What We Do
For more information, see the article, What is the Land Trust Anyway?, written for TI Life's June 2013 issue by TILT's Coordinator of Education and Outreach, Corinne Mockler.
TILT conserves land in the Thousand Islands region of New York State, which includes the islands in and the shoreline along the St. Lawrence River between Cape Vincent, NY and Oak Point, NY on the US side of the Canada/US border. The river drains the Great Lakes Basin, and thus, is a critical part of the largest supply of fresh water on the planet.
The lands conserved may be:
· Habitat for threatened or endangered species
· Filters for clean water in watershed areas
· Important historic sites
· Scenic areas that define the unique character of the region
· Recreational lands that benefit the community
Helping Landowners Conserve Their Private Property
A property owner can protect the natural features of his or her land through a conservation easement, or land conservation agreement. This is a voluntary legal agreement between the owner and TILT and helps the owner plan for the protection of the cultural and natural features of the property. Each easement is designed to meet the owner’s needs and personal wishes for the land. It limits some of the owner’s rights to develop the land and protects the land in perpetuity, passing with the land when it is sold or inherited.
The landowner continues to own the land, retaining all rights to it except those limited by the easement, and pays property taxes on it. It remains private property.
Conserving Land Owned by TILT
TILT also conserves land it owns - preserves where habitat restoration and trail maintenance are
performed. While some have restricted use, many TILT preserves and trails are open to the public, including Potters Beach, Zenda Farm Preserve, the Grindstone Island Nature Trail, the Sissy Danforth Rivergate Trail, the Macsherry Trail on the Crooked Creek Preserve, the S. Gerald Ingerson Preserve and our future Otter Creek Nature Trail on the Otter Creek Preserve. These preserves and trails offer recreational opportunities for visitors, as well as environmental protection. Other lands owned by TILT include rocks and shoals in the St. Lawrence River, the historic Fort Haldimand, grasslands and forest which preserve wildlife habitat, and land donated to TILT for its scenic qualities.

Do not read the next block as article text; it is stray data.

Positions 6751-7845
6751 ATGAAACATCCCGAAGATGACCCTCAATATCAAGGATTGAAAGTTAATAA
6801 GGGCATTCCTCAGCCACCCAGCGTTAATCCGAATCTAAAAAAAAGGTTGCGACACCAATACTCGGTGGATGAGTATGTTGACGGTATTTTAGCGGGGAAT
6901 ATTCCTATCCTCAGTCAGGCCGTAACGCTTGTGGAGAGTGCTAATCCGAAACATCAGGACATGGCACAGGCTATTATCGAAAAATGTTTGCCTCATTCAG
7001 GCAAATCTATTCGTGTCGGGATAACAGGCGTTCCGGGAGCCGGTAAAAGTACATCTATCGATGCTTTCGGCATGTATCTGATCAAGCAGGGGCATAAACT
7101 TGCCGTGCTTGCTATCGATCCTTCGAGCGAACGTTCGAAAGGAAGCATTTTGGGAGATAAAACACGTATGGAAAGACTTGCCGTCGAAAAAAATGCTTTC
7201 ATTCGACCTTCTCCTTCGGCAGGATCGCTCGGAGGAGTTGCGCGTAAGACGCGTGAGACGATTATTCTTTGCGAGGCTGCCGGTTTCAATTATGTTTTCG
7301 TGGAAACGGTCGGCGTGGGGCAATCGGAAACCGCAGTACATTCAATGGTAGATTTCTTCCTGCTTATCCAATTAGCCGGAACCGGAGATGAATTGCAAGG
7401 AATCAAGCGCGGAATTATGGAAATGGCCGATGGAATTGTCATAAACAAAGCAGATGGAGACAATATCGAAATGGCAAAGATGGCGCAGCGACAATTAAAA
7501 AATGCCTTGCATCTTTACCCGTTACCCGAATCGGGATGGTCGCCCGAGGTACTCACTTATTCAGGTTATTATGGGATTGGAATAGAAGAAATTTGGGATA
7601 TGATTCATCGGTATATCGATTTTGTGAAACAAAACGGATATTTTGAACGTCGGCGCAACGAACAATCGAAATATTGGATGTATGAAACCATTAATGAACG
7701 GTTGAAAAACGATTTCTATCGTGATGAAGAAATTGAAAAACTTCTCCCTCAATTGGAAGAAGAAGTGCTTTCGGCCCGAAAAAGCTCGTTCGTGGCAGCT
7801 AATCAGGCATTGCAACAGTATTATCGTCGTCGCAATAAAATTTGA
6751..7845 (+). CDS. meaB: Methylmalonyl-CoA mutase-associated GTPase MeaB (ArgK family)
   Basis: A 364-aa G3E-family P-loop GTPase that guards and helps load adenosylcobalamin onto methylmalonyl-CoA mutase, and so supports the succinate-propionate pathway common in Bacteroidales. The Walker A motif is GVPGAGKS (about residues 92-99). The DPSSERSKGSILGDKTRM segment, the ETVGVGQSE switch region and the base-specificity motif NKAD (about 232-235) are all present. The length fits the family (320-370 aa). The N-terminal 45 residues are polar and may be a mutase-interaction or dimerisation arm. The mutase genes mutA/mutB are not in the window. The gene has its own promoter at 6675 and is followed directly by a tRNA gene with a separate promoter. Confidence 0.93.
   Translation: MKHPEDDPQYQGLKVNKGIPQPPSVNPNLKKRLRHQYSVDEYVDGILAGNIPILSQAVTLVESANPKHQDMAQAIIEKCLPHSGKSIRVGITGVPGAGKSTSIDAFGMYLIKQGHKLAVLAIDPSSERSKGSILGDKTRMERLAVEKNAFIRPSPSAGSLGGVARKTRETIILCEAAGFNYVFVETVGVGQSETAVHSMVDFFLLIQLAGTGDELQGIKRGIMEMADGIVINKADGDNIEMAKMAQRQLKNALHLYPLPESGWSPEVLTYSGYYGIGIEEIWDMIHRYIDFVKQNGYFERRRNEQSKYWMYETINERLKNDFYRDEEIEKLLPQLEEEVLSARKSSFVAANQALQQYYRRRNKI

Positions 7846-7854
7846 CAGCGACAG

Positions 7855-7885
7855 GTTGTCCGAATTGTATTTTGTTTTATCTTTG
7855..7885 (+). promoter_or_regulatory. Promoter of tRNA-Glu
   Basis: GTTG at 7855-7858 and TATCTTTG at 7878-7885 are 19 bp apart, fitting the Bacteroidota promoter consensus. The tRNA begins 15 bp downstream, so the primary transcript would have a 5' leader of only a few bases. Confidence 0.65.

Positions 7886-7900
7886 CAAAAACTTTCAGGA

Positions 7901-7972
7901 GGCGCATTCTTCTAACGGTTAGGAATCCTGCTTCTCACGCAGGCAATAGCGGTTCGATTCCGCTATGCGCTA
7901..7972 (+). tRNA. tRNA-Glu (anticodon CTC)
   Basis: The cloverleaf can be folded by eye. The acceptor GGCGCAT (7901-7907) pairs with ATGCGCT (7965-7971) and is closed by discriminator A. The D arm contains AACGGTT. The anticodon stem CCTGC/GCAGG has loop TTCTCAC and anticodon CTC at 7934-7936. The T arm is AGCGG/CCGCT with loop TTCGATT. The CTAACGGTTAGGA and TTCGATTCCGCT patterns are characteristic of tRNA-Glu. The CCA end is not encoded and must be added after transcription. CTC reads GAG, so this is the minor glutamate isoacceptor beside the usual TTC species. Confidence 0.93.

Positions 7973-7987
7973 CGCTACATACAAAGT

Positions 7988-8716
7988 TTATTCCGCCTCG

Most of these lands remain on the tax rolls and TILT pays all property taxes on them.
Habitat Conservation and Restoration
Partnering with other agencies and organizations, TILT has helped to restore a variety of important habitats in the region. Stewardship is the most important part of our work, and includes restoration of nesting habitat for Common Terns, reclaiming open fields for grassland species, protecting wetlands and other nursery areas for aquatic species.
Education and Consulting – "Get Out On The Land" With TILT!
TILTreks & Talks and KidsTreks are annual series of educational programs that give individuals and families the opportunity to "Get Out on the Land!" Some are field trips to a preserve for a bird walk or an historical tour; some are recreational outings like bike rides and kayak paddles; still others are discussions and presentations on wildlife or habitat preservation. You will always learn something!